Explore the benefits of this ancient meditation practice.
Guided imagery is one of my favorite mind-body modalities.
Guided imagery is an ancient modality and in the United States it caught the attention of scientists in the 1960s resulting in a considerable amount of research on the efficacy of guided imagery for various medical conditions. There is also fascinating research on imagery’s performance-enhancing qualities in athletes.
In this post, I am focusing on guided imagery’s stress-reducing powers. Guided imagery is a fantastic stress management technique because it is simple, enjoyable and is easy to personalize.
There are multiple styles and ways to refer to guided imagery, including: visualization, hypnotherapy, active imagination, directive, interactive, receptive, integrative. I use the terms guided imagery and transformative imagery; sometimes, I say imagery. If we zoom out from those styles, there are two major categories: Scripted Imagery and Nonscripted Imagery.
Scripted imagery, as it sounds, uses a script. You may listen to a recording or work with a practitioner who will lead you through a script of something relaxing like a beautiful beach scene. So, you just have to get comfortable, listen, and imagine. Sounds fun? Easy? And recordings are especially flexible because you can listen to them on your phone or computer on your own time.
Now, with Nonscripted imagery, as it sounds there is no script. Typically, an imagery session begins with a guided relaxation (such as focusing on breathing and a body scan to relax your muscles). Then I would ask you to invite an image that supports these feelings of calm and relaxation. When that image arises, you will describe it; this is the exciting element of nonscripted imagery. You might have thought for sure your favorite beach would show up. Except, imagery can surprise us with an imaginary place like a meadow, or somewhere inside like a cozy library, or a place we haven’t thought about for years might come up. Now that you have your imagery, what’s next? I would ask you questions to help vivify your imagery.
Guided imagery is not just about what you see. You do not have to see anything to experience imagery. I will ask you if you notice any sounds, smells, textures, or temperature. We will also explore what you are sensing in your body (maybe the tension in your shoulders softened, the knot in your stomach relaxed), and we will see which emotions are present. As your guide, I am there to remind you that this is your imagery- feeling lonely on that beach? Invite your cats, your dog, your best friend to join you. Want to see what’s outside of the cozy library – awesome, let’s go. Imagery can be empowering because it blends the spontaneous images that arise with your own conscious choices to create an ultimate experience for yourself.
The easefulness and wonder imagery can offer us is why I love this modality for stress management. When you are feeling overwhelmed by work/family/life/world-related stress, you can take a moment for yourself to regroup and sense into your imagery because it is always with you. Those feelings of calm and relaxation can be called on at any time. The imagery session I described might sound involved but that session sounds long however, you can reconnect with the imagery from a session in a moment because it was a full mind-body experience. You might recall a key element from your session (warm sand, soft breeze, a color) and that will give you access to the feelings and sensations from that session. This is a great practice that can be incorporated as a transition before and after work, meetings, tasks, or anytime you need to recharge.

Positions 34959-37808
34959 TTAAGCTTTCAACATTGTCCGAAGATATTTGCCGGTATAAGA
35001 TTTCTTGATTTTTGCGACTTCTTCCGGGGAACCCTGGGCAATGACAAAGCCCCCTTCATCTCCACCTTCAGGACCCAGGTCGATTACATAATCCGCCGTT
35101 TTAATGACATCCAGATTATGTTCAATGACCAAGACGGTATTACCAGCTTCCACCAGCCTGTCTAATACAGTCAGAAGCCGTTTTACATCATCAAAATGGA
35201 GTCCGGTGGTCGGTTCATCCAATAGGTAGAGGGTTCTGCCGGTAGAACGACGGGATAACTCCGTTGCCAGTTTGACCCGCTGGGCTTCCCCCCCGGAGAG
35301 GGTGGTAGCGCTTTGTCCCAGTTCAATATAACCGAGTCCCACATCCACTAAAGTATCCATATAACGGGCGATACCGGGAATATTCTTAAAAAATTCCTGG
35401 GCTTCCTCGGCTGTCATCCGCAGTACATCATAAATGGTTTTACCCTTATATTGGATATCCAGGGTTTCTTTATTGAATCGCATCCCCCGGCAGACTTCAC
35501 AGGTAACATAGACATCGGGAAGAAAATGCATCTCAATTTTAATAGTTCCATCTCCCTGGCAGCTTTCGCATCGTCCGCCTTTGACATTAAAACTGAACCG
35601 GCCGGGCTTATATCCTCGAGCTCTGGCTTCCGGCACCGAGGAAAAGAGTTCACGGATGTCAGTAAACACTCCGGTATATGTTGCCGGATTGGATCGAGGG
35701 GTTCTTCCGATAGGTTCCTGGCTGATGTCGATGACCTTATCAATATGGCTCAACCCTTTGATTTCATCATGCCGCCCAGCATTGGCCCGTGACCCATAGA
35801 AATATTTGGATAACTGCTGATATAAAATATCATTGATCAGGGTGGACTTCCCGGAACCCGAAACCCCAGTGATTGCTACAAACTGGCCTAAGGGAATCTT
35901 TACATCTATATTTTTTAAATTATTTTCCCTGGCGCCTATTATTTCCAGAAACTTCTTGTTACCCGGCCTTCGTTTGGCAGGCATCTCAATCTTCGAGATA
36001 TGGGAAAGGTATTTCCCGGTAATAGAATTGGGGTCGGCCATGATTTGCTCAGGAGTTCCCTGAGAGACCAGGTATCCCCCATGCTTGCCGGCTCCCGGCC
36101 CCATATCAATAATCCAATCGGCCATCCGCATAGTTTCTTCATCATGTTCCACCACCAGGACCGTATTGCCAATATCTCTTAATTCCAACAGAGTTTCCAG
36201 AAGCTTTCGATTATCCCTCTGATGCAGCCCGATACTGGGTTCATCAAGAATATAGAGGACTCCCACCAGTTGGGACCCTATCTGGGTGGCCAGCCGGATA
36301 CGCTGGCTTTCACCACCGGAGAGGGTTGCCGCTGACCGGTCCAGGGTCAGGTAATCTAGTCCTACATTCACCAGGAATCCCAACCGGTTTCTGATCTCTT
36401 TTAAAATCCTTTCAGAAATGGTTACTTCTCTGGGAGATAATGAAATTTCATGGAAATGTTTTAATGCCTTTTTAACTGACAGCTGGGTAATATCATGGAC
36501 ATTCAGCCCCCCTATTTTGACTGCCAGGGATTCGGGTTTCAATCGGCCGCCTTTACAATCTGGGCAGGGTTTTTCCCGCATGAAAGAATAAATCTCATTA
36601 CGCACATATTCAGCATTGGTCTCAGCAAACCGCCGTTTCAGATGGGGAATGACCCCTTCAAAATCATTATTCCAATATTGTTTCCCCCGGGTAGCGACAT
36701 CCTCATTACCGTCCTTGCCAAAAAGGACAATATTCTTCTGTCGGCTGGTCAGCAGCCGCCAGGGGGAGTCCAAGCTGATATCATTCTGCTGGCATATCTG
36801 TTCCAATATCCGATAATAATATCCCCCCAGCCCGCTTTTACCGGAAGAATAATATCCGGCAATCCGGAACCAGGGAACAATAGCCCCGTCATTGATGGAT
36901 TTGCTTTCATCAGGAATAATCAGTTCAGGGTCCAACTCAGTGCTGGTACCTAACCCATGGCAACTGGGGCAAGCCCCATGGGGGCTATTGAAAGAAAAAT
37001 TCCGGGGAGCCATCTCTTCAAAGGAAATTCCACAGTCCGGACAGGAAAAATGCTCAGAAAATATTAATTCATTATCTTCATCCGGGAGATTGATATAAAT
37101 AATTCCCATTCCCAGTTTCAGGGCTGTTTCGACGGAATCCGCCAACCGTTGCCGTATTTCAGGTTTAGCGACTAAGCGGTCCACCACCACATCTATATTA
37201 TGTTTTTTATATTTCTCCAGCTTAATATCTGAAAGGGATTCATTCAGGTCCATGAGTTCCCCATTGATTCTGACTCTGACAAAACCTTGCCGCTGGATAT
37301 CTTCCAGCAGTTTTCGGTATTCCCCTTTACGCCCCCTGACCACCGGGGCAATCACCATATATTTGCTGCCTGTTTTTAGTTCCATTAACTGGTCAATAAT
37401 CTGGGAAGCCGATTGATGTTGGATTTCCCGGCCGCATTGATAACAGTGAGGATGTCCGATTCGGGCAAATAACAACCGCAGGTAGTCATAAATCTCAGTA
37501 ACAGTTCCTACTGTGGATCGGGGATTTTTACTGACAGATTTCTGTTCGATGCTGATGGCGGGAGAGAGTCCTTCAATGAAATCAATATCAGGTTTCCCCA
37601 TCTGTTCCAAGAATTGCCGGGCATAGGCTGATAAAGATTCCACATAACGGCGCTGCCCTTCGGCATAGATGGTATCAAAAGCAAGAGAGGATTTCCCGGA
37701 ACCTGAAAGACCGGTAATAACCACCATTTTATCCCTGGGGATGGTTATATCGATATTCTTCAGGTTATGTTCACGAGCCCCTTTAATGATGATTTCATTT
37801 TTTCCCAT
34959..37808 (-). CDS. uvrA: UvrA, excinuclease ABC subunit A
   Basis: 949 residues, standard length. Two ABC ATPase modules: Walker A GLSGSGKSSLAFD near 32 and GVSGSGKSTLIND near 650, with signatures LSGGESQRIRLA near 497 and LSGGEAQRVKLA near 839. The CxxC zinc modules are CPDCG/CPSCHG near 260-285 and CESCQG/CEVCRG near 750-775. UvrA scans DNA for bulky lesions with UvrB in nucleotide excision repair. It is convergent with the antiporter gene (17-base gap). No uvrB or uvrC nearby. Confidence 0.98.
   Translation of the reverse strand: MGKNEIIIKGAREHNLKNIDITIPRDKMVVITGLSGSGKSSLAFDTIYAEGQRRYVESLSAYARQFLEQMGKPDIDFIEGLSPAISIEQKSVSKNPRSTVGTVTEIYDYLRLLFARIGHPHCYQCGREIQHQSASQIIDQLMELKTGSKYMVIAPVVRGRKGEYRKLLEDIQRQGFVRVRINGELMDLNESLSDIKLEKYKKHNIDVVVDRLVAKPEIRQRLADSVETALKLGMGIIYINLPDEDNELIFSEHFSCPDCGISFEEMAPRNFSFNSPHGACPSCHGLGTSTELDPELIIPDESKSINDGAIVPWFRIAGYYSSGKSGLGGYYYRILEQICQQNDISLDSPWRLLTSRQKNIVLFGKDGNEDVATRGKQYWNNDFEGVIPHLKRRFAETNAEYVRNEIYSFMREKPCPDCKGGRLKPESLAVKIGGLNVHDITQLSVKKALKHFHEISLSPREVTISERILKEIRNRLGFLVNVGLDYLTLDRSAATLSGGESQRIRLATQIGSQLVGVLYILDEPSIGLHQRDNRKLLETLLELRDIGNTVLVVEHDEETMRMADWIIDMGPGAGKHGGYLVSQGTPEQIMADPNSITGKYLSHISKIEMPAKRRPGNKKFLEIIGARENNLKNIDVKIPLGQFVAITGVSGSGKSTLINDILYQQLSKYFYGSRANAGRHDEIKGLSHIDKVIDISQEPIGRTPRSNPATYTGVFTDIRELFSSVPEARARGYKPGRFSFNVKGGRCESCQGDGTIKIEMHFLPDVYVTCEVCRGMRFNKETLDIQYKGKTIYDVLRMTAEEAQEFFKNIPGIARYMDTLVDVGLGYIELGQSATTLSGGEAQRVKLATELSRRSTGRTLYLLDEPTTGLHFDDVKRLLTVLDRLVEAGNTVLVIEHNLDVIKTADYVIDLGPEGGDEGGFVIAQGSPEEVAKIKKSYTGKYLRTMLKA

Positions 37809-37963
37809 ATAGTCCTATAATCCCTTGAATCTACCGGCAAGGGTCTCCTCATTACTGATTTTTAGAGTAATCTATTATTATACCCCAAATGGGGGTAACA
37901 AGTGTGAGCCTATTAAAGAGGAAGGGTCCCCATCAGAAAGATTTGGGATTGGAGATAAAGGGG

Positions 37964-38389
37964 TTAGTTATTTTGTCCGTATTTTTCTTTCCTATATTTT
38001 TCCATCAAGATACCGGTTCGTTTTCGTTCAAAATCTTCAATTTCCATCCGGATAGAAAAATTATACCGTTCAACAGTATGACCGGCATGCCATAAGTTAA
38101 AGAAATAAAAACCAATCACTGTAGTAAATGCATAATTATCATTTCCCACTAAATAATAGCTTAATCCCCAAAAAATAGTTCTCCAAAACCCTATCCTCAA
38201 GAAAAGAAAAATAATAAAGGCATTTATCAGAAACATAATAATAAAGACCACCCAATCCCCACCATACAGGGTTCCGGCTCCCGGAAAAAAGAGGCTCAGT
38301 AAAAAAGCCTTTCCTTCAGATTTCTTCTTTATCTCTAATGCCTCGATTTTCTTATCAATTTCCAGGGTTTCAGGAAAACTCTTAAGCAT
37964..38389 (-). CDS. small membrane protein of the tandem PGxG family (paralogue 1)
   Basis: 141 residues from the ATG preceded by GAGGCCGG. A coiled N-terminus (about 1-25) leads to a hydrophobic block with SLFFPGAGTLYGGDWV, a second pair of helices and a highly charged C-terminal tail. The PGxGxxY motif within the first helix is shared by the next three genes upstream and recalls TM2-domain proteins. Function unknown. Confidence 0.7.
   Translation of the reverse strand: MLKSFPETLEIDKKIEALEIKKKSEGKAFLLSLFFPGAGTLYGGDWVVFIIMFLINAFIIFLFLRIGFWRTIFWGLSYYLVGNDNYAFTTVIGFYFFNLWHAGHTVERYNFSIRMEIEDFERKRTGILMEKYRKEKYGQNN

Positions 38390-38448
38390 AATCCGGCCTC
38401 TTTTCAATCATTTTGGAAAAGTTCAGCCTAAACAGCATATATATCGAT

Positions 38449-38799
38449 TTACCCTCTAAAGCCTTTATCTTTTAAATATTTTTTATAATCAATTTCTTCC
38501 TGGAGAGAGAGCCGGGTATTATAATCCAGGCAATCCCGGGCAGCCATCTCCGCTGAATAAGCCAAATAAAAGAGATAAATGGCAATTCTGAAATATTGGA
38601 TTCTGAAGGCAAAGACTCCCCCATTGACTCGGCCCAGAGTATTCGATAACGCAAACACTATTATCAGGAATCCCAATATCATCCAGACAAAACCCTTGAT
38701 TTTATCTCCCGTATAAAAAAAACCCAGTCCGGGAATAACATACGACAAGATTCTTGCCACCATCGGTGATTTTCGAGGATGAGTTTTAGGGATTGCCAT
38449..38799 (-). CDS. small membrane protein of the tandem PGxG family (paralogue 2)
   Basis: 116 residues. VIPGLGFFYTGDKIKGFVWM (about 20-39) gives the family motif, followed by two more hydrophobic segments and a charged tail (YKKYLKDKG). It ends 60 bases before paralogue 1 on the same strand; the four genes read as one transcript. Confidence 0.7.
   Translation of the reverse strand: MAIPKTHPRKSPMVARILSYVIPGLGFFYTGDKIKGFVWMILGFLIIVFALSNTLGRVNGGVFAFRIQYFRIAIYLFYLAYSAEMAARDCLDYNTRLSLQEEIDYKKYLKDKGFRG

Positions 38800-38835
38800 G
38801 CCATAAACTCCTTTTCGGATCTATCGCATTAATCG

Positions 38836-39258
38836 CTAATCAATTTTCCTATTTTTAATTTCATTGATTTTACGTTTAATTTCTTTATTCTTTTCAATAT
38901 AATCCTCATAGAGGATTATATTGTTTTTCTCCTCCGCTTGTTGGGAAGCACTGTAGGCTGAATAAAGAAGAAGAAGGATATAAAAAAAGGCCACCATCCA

If imagery intrigues you, I would love to work with you. I have individual imagery sessions and a monthly group session. I also created an imagery recording called “Good Morning, Sunshine!” I created this imagery to brighten up your morning routine. I am not an early morning person. It takes me a minute to wake up and want to interact with people, so I spend less than ten minutes (this recording is only eight minutes) with imagery in the morning. It helps with that transition of waking up and getting ready to face the day. You will seem like a morning person after you complete this recording!
Try it out by signing up for my newsletter and then let me know how it goes.
I am looking forward to working with you!
Davenport, L. (Ed.). (2016). Transformative Imagery: Cultivating the imagination for healing, change, and growth Jessica Kingsley Publishers.
Varvogli, L. & Darviri, C. (2011). Stress management techniques: Evidence-based procedures that reduce stress and promote health.Health Science Journal, 5(2), 74. Retrieved from https://search.proquest.com/docview/867818994
Kiley, K. A., Sehgal, A. R., Neth, S., Dolata, J., Pike, E., Spilsbury, J. C., & Albert, J. M. (2018). The effectiveness of guided imagery in treating compassion fatigue and anxiety of mental health workers. Social Work Research, 42(1), 33-43. doi:10.1093/swr/svx026